Steel workers in Russia’s industrial heartland are returning to the land to dig themselves out of an economic crisis that has pushed national unemployment rates to an eight-year high.
Magnitogorsk Iron and Steel Works is offering 1,000 plots of land around Russia’s biggest steel plant on which its employees can grow potatoes free of charge. Transport to the farms and 24-hour security will be included.
“Sowing will begin next week, weather permitting,” Alexander Derunov, chairman of the steel plant’s trade union committee, was quoted as saying in Magnitogorsk’s in-house newspaper April 30.
“The earth there has been fallow for seven years now. The crop should be good.”
Ten per cent of the Russian workforce, or 7.5 million people, were unemployed in March as the country headed into its first recession in a decade. Another 1.2 million were on unpaid leave or forced holiday, Economy Ministry data shows.
Steel makers and associated industries, such as the automotive and machine-building sectors, are most at risk from a further round of job cuts that the ministry expects will affect more than a third of all Russian companies.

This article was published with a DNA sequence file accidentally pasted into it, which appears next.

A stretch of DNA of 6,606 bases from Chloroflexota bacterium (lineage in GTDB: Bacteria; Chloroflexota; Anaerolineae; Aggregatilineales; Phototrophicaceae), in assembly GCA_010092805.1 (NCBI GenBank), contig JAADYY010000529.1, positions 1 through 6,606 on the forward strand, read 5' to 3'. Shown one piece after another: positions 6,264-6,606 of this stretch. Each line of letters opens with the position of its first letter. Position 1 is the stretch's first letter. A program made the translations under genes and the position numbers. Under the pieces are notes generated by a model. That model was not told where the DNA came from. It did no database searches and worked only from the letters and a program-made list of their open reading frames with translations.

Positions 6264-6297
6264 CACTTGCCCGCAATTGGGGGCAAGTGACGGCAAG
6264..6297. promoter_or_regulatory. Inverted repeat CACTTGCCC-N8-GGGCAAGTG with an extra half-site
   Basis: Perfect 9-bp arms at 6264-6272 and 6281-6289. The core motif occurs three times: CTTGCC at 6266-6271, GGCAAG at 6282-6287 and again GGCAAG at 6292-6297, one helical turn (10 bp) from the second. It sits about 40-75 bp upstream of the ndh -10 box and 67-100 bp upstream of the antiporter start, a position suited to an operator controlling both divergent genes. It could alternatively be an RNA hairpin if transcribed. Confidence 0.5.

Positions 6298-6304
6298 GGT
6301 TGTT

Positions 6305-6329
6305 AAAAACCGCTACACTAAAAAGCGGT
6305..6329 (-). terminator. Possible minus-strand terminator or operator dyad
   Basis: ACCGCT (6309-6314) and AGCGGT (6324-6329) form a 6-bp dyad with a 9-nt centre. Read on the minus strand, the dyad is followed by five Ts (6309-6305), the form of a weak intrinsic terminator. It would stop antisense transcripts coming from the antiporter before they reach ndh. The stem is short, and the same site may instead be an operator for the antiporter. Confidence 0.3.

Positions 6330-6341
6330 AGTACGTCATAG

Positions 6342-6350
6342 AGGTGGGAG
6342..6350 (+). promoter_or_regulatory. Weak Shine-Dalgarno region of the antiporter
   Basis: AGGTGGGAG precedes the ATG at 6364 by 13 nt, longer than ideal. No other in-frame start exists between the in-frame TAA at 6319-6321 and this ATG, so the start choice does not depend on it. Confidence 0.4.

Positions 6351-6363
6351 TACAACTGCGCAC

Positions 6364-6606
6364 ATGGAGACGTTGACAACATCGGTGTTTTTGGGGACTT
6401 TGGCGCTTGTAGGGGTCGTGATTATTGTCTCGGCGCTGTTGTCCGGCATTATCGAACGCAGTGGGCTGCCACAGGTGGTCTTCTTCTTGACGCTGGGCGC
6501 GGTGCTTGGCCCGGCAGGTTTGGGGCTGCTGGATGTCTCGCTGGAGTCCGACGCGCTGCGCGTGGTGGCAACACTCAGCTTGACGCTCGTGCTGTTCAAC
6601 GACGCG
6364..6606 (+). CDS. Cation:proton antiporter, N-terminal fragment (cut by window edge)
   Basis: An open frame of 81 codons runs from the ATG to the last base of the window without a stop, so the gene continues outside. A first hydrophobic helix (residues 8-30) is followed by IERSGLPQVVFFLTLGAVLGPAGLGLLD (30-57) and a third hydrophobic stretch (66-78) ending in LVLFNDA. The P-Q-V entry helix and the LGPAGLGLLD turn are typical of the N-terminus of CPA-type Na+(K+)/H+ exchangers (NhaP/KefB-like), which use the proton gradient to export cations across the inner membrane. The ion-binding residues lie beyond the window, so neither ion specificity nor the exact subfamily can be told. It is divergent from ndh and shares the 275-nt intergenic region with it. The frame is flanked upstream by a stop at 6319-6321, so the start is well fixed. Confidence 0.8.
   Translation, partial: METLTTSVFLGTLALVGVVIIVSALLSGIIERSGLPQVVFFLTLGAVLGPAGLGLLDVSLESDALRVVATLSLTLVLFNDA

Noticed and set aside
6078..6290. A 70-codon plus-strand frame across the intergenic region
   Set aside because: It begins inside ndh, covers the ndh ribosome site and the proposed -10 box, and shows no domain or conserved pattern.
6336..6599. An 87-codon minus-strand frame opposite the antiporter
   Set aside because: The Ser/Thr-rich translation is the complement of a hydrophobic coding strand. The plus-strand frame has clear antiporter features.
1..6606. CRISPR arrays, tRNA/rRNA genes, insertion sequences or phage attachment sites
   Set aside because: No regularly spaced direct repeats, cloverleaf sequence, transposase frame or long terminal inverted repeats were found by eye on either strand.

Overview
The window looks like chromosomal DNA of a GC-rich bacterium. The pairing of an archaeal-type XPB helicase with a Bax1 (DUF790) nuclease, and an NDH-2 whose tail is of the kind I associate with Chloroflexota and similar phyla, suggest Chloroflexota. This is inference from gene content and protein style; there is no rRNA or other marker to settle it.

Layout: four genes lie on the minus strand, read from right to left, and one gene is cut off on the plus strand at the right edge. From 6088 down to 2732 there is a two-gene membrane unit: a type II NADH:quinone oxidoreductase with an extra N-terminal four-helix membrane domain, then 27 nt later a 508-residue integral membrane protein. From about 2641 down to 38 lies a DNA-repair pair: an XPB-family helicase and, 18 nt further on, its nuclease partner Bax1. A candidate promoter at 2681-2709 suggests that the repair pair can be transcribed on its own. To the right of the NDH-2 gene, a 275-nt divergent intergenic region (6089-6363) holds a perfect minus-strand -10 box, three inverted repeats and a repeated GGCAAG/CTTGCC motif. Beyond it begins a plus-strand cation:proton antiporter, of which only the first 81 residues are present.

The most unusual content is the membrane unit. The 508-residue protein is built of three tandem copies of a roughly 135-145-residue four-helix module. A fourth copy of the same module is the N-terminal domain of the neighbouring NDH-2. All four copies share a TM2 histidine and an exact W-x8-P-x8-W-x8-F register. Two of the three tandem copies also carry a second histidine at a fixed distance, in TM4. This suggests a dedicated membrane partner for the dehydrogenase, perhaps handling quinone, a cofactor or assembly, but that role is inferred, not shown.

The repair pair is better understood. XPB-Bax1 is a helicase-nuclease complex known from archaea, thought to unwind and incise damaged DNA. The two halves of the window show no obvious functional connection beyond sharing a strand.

“In the current situation, protecting the interests of its workers has become a pressing concern for the management,” said Yevgeny Kovtunov, a spokesman for Magnitogorsk, which employs about 25,000 people in the Ural mountains city of the same name.
Steering Russia through the economic crisis and avoiding mass social unrest poses a major challenge for the country’s leaders, who have grown accustomed to nearly a decade of economic boom fuelled by high oil and commodity prices.
“Everyone is saying: ‘Crisis! Crisis!’,” said Eduard Rossel, the long-serving governor of Sverdlovsk region, home to many of Russia’s metallurgical and machine-building enterprises.
“We need to gossip less about the crisis, and work harder,” he told reporters.
“Give me a hammer, a saw, and in a few months I will build a house, a vegetable garden, and do everything to save myself and my family.”